Next came “Joy and Hope, Grief and Anguish,” by David Hollenbach, S.J. (12/5). No timelessness here. Hollenbach calls it as he sees it. There is grief in our hearts over what has happened to the promise of the council. Hope is languishing; there is sorrow over unfulfilled promise. His recounting of what happened in November 2002, when the U.S. government was preparing for war and the U.S. Conference of Catholic Bishops had as its spokesman on the issue none other than Cardinal Bernard Law, highlights the loss of credibility of the present U.S. hierarchy.

Perhaps to be more relevant America could change its stripes somewhat without giving up its soul. How about a less Aristotelian/Thomistic approach, which tends to float above the scene—the “on the one hand, but on the other” approach?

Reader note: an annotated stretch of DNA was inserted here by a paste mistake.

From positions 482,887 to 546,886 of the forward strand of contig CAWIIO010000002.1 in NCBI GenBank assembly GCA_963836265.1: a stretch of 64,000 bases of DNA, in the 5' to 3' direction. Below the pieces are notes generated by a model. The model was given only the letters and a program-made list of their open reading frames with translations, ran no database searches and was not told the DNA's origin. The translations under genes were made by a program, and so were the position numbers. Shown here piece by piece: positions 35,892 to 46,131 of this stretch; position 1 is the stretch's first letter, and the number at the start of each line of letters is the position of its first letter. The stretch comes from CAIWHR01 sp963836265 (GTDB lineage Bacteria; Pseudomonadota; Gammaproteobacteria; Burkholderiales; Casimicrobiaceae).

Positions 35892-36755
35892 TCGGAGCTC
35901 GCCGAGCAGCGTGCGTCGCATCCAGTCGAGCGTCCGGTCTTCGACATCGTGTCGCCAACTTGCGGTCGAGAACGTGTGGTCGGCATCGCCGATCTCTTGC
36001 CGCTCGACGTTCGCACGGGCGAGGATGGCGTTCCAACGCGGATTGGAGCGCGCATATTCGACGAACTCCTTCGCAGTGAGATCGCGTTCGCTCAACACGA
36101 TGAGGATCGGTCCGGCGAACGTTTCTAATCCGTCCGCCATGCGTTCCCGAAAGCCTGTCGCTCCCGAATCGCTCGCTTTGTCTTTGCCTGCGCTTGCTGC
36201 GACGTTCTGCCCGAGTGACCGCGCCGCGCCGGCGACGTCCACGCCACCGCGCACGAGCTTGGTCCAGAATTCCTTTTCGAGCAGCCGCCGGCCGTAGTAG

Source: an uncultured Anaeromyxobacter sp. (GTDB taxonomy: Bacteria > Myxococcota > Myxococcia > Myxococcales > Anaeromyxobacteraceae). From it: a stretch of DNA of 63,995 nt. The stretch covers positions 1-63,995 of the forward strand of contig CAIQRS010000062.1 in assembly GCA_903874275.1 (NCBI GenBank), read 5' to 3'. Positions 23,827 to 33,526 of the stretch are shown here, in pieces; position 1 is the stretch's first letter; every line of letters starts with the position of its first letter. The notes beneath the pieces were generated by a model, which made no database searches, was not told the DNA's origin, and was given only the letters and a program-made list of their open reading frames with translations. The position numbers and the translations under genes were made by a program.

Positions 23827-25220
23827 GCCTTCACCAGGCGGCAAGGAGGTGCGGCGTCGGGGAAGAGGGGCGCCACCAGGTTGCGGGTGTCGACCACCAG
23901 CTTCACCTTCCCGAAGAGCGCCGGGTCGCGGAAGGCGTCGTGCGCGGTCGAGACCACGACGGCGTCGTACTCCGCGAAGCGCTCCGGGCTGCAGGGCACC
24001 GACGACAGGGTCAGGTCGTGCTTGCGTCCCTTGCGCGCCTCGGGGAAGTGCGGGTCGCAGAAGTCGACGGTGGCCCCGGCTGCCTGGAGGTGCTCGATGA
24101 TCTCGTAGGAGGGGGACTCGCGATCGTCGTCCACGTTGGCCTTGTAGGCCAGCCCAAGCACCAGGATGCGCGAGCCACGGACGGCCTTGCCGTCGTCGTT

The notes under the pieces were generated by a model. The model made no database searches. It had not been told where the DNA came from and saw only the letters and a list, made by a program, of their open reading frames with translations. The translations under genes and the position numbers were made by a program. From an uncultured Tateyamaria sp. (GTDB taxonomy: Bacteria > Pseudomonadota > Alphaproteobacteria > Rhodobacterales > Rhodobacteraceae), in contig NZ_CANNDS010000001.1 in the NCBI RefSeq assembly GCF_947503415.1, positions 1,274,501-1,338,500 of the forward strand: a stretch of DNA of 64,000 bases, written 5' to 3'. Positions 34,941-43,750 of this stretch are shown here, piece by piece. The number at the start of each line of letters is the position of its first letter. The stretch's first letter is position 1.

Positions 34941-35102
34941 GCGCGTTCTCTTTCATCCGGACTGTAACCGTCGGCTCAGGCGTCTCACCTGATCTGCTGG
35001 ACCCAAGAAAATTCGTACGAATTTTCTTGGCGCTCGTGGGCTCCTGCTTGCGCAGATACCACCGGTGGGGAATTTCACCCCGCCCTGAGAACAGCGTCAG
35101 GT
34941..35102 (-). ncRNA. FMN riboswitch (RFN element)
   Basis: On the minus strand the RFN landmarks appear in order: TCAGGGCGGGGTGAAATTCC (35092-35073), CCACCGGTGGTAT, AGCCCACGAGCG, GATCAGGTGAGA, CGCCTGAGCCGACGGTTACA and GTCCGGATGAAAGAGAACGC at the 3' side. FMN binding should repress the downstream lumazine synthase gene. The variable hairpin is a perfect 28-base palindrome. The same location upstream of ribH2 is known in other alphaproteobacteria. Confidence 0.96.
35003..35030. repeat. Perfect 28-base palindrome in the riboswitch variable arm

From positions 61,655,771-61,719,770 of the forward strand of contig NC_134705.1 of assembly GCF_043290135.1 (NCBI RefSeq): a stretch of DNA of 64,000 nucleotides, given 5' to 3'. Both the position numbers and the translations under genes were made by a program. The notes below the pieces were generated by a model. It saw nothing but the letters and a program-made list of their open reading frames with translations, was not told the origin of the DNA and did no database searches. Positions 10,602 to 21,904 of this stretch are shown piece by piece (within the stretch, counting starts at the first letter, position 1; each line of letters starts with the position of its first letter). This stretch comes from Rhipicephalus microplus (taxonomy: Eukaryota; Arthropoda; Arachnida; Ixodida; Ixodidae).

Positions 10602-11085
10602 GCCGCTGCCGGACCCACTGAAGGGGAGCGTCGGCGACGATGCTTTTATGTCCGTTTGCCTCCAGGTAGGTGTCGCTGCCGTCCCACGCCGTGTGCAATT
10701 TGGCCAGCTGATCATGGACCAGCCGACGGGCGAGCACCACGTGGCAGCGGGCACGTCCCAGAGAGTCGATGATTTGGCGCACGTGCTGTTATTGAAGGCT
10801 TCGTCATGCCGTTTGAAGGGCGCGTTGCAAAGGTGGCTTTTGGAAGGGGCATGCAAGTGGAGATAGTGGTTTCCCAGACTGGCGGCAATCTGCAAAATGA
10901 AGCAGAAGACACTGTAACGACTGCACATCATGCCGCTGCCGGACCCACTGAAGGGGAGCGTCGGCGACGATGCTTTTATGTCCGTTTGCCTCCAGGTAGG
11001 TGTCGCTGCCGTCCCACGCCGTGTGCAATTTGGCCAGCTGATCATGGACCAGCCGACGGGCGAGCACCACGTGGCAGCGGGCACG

Theologically speaking, if you were to emphasize a biblical approach with the usual Jesuit depth, it would bring to the forefront Jesus and his here-and-now way of dealing with problems.

There could be nothing more relevant for a Jesuit magazine to be doing than trumpeting Jesus’ positions on social justice, poverty, peace and the reign of God, in his own words.